Important players score important goals.
Ales Hemsky became an important player this season and scored the most important goal of the season, and his career, with 33.3 seconds remaining last night.
It put the Edmonton Oilers in the playoffs.
"He shot!'' was how the post-game media scrum with Craig MacTavish began.
"He scored!'' said the coach.
An hour later MacTavish, his jacket off and tie loosened, emerged from the Oilers dressing room.
"A great goal at the end of the game by Hemsky and then San Jose comes back to beat Vancouver.
"It was quite a ride.''
ENDS THE GREAT RACE
The Oilers beat Anaheim 2-1 and San Jose defeated Vancouver 5-3 to end the great race for playoff positions in the wild west.
"That was a highly stressful second game,'' laughed MacTavish.
Game, night and season.
"I've always enjoyed coaching but it hasn't been that enjoyable the last little while. It almost seems like cheating that we don't need to win the 82nd game of the season for the final playoff spot.''
And Ales Hemsky shot!
He never shoots from down low beside the net. And normally, he said, he wouldn't have.
"I really didn't have nothin' there,'' said the Oilers' leading point producer in his break-through season as an NHL star.
It was a breakout play with Chris Pronger feeding Jarret Stoll who hit Hemsky.
"I had a lot of speed. I tried to take it to the net. There was pretty much nothing there, but I just decided to shoot it,'' he said of the short side.
"Usually I take it behind the net. I thought about it. But it was the last minute. I decided to take the shot.''
A few games ago, when an interviewer asked about all the gorgeous goals Hemsky has scored this year, MacTavish said "to be honest, I'd like to see him get some ugly ones.''
Hemsky laughed at the suggestion this one might have been his least gorgeous goal, something less than a signature work of art, but that it would get more TV time in Edmonton than the other 18 he's scored in his 77 point season.
"Sometimes you need an ugly one,'' grinned the 22-year-old Czech, conceding that it was the biggest goal of his career.
"It's great. It was great timing. We had to win this game. We did! It had to be me or somebody else.''
Shawn Horcoff laughed about his linemate finally shooting in that situation.
"I'm glad he started tonight,'' he said.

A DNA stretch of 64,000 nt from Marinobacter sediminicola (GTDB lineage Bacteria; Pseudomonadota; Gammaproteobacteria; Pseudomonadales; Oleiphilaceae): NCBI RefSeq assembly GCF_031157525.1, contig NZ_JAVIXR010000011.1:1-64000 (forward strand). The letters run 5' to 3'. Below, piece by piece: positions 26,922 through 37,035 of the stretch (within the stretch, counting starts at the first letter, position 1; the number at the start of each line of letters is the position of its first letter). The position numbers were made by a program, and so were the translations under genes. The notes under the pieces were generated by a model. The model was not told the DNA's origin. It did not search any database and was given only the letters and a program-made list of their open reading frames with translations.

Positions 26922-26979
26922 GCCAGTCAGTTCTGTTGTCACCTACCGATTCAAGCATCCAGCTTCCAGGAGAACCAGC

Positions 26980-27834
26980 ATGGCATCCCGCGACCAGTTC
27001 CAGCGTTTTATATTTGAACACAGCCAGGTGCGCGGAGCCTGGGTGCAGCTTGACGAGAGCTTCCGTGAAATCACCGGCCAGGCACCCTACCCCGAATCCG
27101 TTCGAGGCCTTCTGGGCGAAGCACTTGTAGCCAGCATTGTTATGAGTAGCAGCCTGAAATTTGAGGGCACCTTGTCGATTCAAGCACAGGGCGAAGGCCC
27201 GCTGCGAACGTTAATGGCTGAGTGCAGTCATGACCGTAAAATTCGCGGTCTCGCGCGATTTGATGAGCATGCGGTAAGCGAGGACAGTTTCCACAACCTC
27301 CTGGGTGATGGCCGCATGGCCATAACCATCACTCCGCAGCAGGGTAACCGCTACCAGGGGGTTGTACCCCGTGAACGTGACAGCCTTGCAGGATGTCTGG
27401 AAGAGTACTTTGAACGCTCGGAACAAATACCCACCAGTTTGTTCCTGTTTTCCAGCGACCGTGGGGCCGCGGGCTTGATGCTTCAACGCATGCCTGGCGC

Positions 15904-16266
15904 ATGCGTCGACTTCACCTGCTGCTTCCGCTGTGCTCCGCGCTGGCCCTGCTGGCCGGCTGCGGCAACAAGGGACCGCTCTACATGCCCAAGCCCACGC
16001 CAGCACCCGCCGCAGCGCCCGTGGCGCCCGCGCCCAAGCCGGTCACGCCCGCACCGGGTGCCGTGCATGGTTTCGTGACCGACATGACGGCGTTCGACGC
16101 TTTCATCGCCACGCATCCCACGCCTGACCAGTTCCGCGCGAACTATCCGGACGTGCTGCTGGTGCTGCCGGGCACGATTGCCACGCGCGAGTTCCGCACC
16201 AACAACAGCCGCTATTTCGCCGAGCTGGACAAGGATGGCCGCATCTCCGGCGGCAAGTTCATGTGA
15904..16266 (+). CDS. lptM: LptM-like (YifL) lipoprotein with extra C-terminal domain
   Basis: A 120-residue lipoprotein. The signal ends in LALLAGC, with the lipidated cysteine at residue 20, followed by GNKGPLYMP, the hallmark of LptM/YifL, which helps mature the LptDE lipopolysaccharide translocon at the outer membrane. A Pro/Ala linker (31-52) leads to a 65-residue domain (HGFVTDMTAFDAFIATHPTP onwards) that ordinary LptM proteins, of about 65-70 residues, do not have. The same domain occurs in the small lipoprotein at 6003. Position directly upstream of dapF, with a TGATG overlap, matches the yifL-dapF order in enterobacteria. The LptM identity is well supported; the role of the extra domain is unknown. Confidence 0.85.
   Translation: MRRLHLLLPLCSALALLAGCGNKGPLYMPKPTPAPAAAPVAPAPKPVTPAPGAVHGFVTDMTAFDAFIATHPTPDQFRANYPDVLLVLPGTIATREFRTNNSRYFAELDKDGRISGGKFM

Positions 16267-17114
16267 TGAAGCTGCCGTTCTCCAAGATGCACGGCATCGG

"People are always yelling at him to shoot more. We needed a goal like that.''
Ryan Smyth, his other season-long linemate, said everybody in the league knows that Hemsky goes behind the net in that situation instead of shooting.
"Maybe that's what (Jean-Sebastien) Giguere was thinking,'' said Smyth of the Ducks goalie who is strangely 2-9-1-1 against Edmonton in his career for Anaheim - a team which, even more strangely, hasn't won a game in Rexall Place in their last 12 or since the turn of the century.
"Whatever, it was a big goal for us. For him to get that goal in that situation of that game with everything that was on the line for us ... that shows something about his character,'' said Smyth.
Pronger said he wasn't shouting "Shoot!'' himself as Hemsky had the chance. But he was thinking it. "He had a couple of other chances he could have shot. Thank goodness he shot on that.''
Ethan Moreau, who scored the Oilers other goal three minutes into the game, said Hemsky is always in good position for that play.
"He gets a step on his man all the time. He could cut it in almost every time.''
He cut in. It went in. Oilers win.
"I'm not going to critique another opportunity he had when he passed it over to Ethan,'' laughed MacTavish.
Edmonton took the ice trying to make good things happen instead of playing uptight waiting for bad things to happen.
They won most of the little races to the puck and led 1-0 early.
But when Dwayne Roloson gave up a bad goal, waving on a shot from well out late in the first period, they went away from the go-for-the-gusto game.
ROLOSON STOOD TALL
Roloson, however, stood tall the rest of the way and after playing afraid-to-lose hockey again in the second period, the Oilers began coming on again in the third.
"We started strong, sagged a little bit and picked it up again in the third period,'' said MacTavish.
"We had two five-on-five goals. That's one more than we had on the road trip.
"The bottom line is that we needed the two points. We weren't interested in going to overtime to solidify one point.''
At the end of the day, somebody had to finally put one in the back of the net.
"He sure wants to be in that situation,'' said MacTavish of Hemsky wanting to be on the ice with games on the line.
He just gave himself a chance to do it in his first Stanley Cup playoffs.